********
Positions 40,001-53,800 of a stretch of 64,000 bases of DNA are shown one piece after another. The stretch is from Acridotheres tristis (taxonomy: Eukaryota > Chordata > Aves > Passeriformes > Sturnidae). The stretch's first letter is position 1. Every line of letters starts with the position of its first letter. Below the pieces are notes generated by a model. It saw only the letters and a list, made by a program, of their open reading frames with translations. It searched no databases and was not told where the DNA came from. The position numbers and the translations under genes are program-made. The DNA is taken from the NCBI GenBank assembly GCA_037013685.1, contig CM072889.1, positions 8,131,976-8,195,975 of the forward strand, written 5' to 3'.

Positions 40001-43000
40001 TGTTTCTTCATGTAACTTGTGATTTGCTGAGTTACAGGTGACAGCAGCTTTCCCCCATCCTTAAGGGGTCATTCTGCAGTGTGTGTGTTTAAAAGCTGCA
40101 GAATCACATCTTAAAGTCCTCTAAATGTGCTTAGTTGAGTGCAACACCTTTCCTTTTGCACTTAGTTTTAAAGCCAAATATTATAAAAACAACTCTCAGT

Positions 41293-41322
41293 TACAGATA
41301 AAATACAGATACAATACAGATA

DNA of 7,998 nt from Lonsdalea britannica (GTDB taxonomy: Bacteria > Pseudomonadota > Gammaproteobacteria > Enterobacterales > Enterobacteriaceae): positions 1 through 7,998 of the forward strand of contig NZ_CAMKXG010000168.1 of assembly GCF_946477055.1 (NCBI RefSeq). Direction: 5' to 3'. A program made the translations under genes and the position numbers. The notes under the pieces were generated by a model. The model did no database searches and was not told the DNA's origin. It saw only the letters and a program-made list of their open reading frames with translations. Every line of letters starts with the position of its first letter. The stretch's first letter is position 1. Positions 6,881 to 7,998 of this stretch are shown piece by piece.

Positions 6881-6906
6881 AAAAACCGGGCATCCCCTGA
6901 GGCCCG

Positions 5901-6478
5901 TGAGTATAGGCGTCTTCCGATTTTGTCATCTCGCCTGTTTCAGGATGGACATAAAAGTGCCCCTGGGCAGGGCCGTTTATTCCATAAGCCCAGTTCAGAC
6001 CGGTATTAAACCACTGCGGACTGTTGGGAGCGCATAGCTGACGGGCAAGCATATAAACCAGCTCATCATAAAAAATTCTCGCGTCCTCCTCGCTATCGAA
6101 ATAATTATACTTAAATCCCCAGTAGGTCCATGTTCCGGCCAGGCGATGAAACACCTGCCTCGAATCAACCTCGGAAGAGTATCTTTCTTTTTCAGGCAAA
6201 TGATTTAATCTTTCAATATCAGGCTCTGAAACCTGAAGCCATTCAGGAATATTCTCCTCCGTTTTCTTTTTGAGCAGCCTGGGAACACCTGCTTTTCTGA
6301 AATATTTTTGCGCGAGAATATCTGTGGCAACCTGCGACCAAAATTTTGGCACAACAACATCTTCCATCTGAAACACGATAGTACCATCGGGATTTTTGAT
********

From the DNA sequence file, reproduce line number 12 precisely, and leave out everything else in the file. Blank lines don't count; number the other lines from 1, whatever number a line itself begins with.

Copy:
Positions 5901-6478